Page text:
Posted: Tuesday August 30, 2005 1:56PM; Updated: Tuesday August 30, 2005 2:06PM
Eight In The Box
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1. I love everything I've seen about Southern Cal quarterback Matt Leinart. I love his stature in the pocket. I love his lefty throwing motion. I love how he spurned the NFL to stay in school (and I don't care that his only class this semester is Ballroom Dancing; as he said, he's finished his coursework and has earned that right). I love how he attended Lady Trojan basketball games last winter because his girlfriend (Brynn Cameron) is on the team. I love that he, Nick and Jessica are pals. And I love how, despite having won the Heisman Trophy last season, he graciously calls teammate Reggie Bush the best player in college football.
I love Matt Leinart. But I don't think he's going to win the Heisman Trophy this season. A few reasons:
A. Leinart set the bar pretty high in winning the trophy in 2004. For him to become the only player aside from Ohio State running back Archie Griffin to repeat, he cannot do anything less than duplicate last year's stats: undefeated regular season, 33 touchdown passes against just six interceptions and 3,322 yards passing.
B. Voters are searching assiduously for reasons (even if they claim not to be) not to award the Heisman to a Southern Cal quarterback for the third time in four years.
C. Offensive coordinator Norm Chow has exited to the Tennessee Titans.
D. Voters are searching even more assiduously for reasons (even if they claim not to be) not to award the Heisman to a white quarterback for the sixth straight season. Of those five most recent winners two (Eric Crouch and Jason White) never made an NFL roster. A third (Chris Weinke) is a backup in Carolina. Only Carson Palmer, whom Leinart succeeded at Southern Cal, is a starter in the NFL (with the Bengals).
In fact, when you look at the quarterbacks who entered the league and are starting -- and thriving -- since Weinke began this trend in 2000, it only further makes the argument that the Heisman gives far too much credit to the quarterback of the nation's best team (then again, so does Lee Corso). Check out this list of NFL starting quarterbacks who came into the league with Weinke or after and who have no Heisman hardware: Marc Bulger (St. Louis), Kyle Orton (Chicago), Patrick Ramsey (Washington), Michael Vick (Atlanta), Kyle Boller (Baltimore), J.P. Losman (Buffalo), Joey Harrington (Oregon), David Carr (Houston), Ben Roethlisberger (Pittsburgh), Eli Manning (New York Giants), Drew Brees (San Diego), Byron Leftwich (Jacksonville) and Alex Smith (San Francisco).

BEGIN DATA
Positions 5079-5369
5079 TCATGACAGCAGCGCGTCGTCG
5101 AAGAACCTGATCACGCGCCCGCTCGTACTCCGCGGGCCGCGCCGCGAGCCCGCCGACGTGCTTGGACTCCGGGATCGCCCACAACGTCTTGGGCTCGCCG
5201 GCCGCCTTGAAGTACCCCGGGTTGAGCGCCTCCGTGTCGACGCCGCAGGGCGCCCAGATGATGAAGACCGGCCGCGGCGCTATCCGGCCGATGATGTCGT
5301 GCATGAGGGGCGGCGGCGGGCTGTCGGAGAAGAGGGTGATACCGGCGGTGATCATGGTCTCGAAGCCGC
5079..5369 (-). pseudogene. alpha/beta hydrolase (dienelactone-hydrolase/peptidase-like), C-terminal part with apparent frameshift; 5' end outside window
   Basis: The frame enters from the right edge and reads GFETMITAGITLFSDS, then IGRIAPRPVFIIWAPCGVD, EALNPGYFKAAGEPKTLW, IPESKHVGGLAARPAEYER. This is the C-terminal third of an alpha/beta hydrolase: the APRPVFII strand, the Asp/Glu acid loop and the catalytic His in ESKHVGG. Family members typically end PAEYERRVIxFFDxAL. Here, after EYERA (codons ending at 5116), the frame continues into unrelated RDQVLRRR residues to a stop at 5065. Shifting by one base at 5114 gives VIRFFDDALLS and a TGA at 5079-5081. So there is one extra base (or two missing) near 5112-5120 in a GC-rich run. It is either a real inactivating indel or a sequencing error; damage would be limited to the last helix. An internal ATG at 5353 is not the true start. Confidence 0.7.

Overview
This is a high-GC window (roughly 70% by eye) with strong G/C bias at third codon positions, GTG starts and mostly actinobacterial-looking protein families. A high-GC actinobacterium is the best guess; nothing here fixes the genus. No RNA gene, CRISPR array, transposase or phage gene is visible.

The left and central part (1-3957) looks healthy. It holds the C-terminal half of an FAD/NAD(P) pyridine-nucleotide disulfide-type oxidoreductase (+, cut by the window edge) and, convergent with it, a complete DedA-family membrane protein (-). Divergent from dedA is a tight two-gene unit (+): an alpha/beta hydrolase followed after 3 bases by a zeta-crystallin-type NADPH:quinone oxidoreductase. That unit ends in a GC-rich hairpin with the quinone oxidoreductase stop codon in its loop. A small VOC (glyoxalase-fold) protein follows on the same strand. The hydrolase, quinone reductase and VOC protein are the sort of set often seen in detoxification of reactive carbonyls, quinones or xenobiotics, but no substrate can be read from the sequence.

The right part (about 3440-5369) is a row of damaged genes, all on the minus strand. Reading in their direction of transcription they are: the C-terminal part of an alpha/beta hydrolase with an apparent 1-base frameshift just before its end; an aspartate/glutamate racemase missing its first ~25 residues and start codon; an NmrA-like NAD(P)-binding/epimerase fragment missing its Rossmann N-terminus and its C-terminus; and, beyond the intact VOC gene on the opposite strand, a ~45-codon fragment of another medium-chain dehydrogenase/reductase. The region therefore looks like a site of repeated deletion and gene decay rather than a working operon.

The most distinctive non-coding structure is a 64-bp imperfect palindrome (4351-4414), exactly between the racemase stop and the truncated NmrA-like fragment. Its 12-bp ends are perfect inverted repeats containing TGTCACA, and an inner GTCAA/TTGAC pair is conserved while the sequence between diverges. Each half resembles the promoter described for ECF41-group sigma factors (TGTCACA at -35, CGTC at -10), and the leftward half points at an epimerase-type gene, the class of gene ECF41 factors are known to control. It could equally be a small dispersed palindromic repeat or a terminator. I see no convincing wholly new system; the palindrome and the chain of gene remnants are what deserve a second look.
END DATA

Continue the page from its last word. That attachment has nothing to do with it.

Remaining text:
There are 13 NFL starters at quarterback, all drafted in 2000 or later, and none of them won the Heisman. Meanwhile of the four quarterbacks who won the Heisman and are out of college, only one is an NFL starter.
I am not arguing Leinart has Crouch-like NFL potential. Leinart has the most talent of the 21st-century Heisman QBs and the most NFL potential of all of them. I also do not believe the Heisman should be awarded based on a player's professional potential. I was a huge Crouch supporter, and I'd vote for him all over again. But this year a running back (Bush? Adrian Peterson?), a running quarterback (Vince Young?) or a dark horse (DeAngelo Williams?) will win the Heisman.
I do not know Matt Leinart, but from what I have seen, I doubt he much cares. He'd rather win. And go dancing.
2. Is there a sport with a bigger disconnect between participation among the public and television coverage than running? I competed in a little half-marathon in Central Park that drew nearly 7,000 souls (and 14,000 soles) on a humid Sunday morning at 7 a.m. Races all over the country draw at least that many people every weekend. Big-time marathons such as New York or Chicago draw near 40,000.
Yet last weekend in Belgium, Ethiopia's Kenenisa Bekele set the world record at 10,000 meters, a distance every halfway-competitive runner has earned a T-shirt for, and that sound you hear is nobody paying attention. Paced by his younger brother Tariku through the first half of the race, Bekele ran the 10K in an astounding 26:17.53, breaking his own year-old record by three seconds. Bekele also owns the WR in the 5,000 meters (12:37.35, set in the Netherlands in May 2004).
Though Bekele is only 23, you could argue the Ethiopian is already a greater runner than countryman Haile Gebrselassie. He has the world record in the two major middle distance events. He has doubled up at the World Cross Country Championships, winning both the short- and long-course distances four straight times. He is the reigning world champion and Olympic gold medallist in the 10,000 meters.
True, running is not the most dynamic or viewer-friendly sport to televise. I mean, it's not like bass fishing, poker or billiards. But clearly we are witnessing (actually, we are not) the feats of someone who may go down as the greatest middle-distance runner in history. All this and the pathos of his 18-year-old fiancee, Alem Techale, having collapsed and died while on a training run with him last January.